It is the morning of Wednesday, March 27, 2013 and my soon-to-be 40-year-old brother is on his way to the hospital for hip replacement surgery. He is the youngest hip replacement patient that his doctor has ever seen. With all of this going on, my mind still wanders back to non-profit organizations and how they treat their donors at times like these.
It should be no surprise to any fundraising professional that non-profit hospitals are very good at resource development. In 2011, non-profit hospitals and healthcare systems improved their fundraising efforts by 8.2 percent over the previous year’s efforts, according to the Association for Healthcare Philanthropy. That’s right. We’re talking about 2010 and 2011 when unemployment, the economy, and the housing sector were softer than they are today.
In a nutshell, I believe people are at their most vulnerable when they walk through the doors of a hospital. They are scared and their support networks (e.g. friends, family, neighbors, etc) stand by their side.
Here is the point . . . good non-profit organizations constantly message to their donors things like:
- “You’re part of our non-profit family.”
- “We care very much about you, and we appreciate how much you care about our mission and clients.”
- “You’re a valued friend.“
If all of this is true, then shouldn’t you be by their side during their time of greatest need? And if you aren’t there, then aren’t you undercutting all of the stewardship messaging you’ve invested in throughout the years?
Non-profit hospitals have it easy in this one regard because donors (and prospective donors) are on their home turf. Of course, they still need to do a ton of hard work (e.g. quality care, bedside manner, compassion, service, etc).
My brother’s surgery this morning reminds me of a life lesson that I learned more than a decade ago when a board member, who was struggling with kidney disease, was admitted to the hospital. Not only did I not send a card/balloons/flowers, but I had left a number of emails and voicemail messages pushing him about an upcoming committee meeting.
Needless to say, the post-hospital phone call was more than a little uncomfortable for me. It was a lesson that I learned and carry with me to this very day.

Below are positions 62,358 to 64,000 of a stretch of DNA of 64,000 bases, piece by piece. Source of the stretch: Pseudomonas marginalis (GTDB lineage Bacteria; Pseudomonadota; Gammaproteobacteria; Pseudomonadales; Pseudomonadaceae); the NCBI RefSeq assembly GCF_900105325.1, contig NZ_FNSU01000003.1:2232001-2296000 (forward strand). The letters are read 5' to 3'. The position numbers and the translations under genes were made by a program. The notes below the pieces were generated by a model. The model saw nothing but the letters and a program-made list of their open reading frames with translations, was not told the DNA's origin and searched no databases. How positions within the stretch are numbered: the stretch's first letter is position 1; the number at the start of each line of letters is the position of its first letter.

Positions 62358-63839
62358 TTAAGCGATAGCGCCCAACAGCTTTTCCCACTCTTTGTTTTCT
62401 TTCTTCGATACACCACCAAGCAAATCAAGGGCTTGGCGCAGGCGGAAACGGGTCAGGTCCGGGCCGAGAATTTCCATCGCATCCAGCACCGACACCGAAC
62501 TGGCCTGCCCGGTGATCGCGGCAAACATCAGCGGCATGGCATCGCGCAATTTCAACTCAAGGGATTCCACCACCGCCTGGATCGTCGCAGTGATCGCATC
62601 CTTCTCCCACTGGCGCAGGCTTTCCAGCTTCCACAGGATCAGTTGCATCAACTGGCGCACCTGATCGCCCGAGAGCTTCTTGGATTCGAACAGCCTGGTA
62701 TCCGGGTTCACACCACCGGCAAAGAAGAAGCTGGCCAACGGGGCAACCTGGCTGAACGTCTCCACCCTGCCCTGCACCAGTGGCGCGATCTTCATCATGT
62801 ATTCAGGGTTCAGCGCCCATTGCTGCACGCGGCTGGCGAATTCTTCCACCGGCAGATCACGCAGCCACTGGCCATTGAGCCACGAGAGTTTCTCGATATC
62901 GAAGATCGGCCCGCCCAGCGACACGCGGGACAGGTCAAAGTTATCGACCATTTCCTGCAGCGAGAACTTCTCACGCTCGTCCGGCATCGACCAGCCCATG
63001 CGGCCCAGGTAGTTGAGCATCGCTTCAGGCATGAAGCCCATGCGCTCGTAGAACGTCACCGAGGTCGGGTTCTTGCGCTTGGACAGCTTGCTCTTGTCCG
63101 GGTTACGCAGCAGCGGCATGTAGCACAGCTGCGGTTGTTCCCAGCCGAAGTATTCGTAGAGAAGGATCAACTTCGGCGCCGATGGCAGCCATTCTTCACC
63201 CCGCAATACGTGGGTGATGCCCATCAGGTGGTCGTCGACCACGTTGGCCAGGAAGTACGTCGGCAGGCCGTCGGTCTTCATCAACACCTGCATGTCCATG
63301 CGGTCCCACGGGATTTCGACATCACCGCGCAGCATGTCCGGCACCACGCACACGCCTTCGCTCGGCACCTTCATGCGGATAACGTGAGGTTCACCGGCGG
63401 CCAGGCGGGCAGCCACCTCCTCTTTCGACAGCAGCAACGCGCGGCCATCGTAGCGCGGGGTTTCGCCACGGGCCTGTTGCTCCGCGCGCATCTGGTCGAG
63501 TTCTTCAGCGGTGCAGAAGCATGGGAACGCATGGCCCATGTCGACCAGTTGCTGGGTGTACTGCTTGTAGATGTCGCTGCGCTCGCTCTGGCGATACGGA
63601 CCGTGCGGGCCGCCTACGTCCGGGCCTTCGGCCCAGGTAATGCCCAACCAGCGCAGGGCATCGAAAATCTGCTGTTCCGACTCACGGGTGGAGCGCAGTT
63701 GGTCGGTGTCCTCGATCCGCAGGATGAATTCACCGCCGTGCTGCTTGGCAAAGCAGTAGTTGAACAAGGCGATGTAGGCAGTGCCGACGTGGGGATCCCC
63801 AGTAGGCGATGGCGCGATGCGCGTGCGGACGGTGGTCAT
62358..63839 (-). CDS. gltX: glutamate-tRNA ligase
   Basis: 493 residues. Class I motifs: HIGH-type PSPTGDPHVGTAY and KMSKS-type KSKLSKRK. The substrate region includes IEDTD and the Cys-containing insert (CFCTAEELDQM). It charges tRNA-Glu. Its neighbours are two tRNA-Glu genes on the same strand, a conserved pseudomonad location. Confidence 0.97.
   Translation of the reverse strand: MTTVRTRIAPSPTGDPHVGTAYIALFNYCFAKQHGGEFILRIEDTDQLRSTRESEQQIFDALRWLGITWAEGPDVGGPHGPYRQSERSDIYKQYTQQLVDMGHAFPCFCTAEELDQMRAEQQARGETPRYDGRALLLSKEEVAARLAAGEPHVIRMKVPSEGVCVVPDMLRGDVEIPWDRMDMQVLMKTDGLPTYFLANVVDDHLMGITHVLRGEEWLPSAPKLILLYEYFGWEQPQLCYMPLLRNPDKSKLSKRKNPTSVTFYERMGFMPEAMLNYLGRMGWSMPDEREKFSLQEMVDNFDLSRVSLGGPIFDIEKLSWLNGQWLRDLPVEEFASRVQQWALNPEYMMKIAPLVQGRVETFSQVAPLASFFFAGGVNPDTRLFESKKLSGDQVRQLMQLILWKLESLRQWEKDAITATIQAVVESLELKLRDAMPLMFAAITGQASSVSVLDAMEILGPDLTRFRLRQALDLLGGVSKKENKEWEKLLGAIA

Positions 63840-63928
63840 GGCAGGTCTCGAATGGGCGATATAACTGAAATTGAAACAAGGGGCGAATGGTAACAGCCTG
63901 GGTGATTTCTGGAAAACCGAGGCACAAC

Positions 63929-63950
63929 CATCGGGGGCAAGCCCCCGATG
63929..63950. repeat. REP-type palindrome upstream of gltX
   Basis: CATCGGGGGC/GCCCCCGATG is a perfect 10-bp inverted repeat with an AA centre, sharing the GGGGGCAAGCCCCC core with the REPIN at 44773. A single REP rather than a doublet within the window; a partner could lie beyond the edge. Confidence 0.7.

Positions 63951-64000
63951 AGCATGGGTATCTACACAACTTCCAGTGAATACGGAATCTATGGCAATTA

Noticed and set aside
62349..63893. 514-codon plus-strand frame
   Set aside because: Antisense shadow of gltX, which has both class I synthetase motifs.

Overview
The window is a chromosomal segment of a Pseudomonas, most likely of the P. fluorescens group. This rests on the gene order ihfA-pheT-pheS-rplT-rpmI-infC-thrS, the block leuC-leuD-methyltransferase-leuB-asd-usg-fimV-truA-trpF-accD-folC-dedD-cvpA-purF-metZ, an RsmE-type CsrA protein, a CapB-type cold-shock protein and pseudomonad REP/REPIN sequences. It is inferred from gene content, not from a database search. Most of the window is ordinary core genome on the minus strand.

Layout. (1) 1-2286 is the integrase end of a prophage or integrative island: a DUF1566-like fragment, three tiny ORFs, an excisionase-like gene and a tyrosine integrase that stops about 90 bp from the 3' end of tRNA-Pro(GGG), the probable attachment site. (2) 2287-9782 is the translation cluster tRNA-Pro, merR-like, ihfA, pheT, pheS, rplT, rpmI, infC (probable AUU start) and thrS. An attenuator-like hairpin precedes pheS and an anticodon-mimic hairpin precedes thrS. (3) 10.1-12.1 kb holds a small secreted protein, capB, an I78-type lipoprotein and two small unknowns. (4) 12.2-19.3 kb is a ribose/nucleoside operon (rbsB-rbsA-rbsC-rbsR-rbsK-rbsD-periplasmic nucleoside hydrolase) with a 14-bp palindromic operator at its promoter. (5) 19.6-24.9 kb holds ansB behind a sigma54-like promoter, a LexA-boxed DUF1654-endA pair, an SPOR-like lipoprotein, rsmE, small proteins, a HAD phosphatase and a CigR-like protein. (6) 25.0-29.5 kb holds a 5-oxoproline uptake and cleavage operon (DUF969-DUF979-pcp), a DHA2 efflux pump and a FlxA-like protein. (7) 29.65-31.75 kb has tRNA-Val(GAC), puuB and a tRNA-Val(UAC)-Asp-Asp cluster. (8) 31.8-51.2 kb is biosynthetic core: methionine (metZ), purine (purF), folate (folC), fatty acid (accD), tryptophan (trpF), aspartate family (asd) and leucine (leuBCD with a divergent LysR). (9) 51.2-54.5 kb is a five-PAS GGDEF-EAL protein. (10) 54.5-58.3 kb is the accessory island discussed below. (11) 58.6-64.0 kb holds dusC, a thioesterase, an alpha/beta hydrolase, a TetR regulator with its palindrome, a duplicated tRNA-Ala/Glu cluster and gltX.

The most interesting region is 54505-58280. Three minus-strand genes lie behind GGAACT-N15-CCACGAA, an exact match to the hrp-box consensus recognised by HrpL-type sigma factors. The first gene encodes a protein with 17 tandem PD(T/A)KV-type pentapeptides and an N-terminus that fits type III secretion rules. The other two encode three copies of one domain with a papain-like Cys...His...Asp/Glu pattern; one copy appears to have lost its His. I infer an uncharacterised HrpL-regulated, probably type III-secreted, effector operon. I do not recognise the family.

Last week, I started working pledge cards for one of my favorite charities. One of the first donors I called to set-up an appointment informed me that she was being admitted for surgery in a few days. She didn’t want to schedule a solicitation meeting and asked that I call back after her surgery.
So, what did I do?
- I wished her well. I asked her when I should circle back around to check-in and set-up a meeting.
- I calendarized the date she told me to call her.
- I offered assistance. I told her that I’m happy to help in whatever way she thinks is appropriate. I can pick-up prescriptions, run to the store, or drive her to a doctor appointment.
- I called the agency to report this news, and they immediately mailed a “get well soon” card to the donor.
Did I do this because I am working the angles to secure a contribution in the long-term?
I did these things because it is what friends do for each other. It also happens to be what donor-centered fundraising professionals do.
Do you have any stories about donors, hospitalization, and stewardship activities? If so, please take a minute out of your busy day to share that story or what you consider a best practice in the comment box below. Why? Because we can all learn from each other.
Here’s to your health!
Founder & President, The Healthy Non-Profit LLC